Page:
I put so much importance on that project and so much satisfaction from my team and from playing for my country. In all these years, I’ve never missed a tie because it’s a privilege to be there. I always wanted to be an example for the next generation of French players; I know how big of a tennis country we are and how many people we can inspire. It was always a dream of mine; when I was a kid, I was always excited to watch the National team; it gave me goosebumps! My roots, my education, coming from a very sporty family – my parents were professional athletes on sports teams – so representing my country was important.

The way it finished, it’s a hell of a story: going to Australia at the end of the season, winning three points and beat Ashleigh Barty, who was, without any doubt, the best player in the world, at that moment, having just won Shenzhen beat my teammate, 6-0, 6-0. I start and I was losing 3-0, and thinking ‘Oh my god!’ That was a huge challenge and when I look back, I’m very proud and happy. Before I went on the court, I really wanted to win, not just this match, but the whole tie. It wouldn’t have been good enough to just beat Ashleigh but lose in the end. There was plenty of energy spent but it was worth it.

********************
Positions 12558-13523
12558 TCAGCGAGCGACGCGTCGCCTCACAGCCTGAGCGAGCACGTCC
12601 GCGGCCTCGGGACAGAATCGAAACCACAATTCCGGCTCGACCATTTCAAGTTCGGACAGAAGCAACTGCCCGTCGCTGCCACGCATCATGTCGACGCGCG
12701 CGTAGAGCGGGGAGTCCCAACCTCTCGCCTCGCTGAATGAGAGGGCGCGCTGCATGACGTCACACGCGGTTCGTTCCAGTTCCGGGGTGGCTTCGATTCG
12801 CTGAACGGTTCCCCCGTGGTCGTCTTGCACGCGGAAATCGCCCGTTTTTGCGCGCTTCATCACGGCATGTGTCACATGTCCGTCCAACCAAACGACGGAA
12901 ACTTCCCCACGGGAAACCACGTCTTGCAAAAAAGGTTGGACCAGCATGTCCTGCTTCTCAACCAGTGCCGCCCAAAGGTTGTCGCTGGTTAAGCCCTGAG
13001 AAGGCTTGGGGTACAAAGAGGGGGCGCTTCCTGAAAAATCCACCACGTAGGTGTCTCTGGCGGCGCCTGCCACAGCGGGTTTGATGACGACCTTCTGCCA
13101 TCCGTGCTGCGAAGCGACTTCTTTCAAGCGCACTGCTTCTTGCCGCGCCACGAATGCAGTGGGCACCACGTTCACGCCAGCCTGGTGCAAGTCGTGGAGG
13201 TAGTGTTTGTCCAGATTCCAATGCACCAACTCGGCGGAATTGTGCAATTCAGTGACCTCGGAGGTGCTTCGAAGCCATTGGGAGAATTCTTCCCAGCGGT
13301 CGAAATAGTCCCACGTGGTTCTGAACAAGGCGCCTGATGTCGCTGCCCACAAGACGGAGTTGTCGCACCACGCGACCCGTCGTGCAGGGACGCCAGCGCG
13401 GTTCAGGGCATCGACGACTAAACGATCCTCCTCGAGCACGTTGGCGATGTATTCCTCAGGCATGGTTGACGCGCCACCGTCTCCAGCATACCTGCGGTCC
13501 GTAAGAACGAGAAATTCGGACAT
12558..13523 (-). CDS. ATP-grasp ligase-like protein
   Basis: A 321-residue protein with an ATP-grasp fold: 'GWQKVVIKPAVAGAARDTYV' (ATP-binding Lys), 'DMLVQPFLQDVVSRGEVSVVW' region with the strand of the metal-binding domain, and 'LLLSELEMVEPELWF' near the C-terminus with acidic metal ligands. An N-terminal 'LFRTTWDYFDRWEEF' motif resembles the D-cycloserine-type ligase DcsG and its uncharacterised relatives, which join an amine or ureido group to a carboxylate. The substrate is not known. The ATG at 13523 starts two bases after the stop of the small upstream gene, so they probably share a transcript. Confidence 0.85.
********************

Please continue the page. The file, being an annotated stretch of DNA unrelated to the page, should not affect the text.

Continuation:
On returning home as Fed Cup champions…
When we came back, I really had no idea it would have such a big impact for the whole country. From the first moments at the airport, we were like heroes! We landed in the morning, we had only an hour to put on our dresses and meet President Macron. He had very kind words towards me. I was really blushing! I couldn’t believe that he was following that closely. He ended up late on his schedule for that day because he spent so much time with us!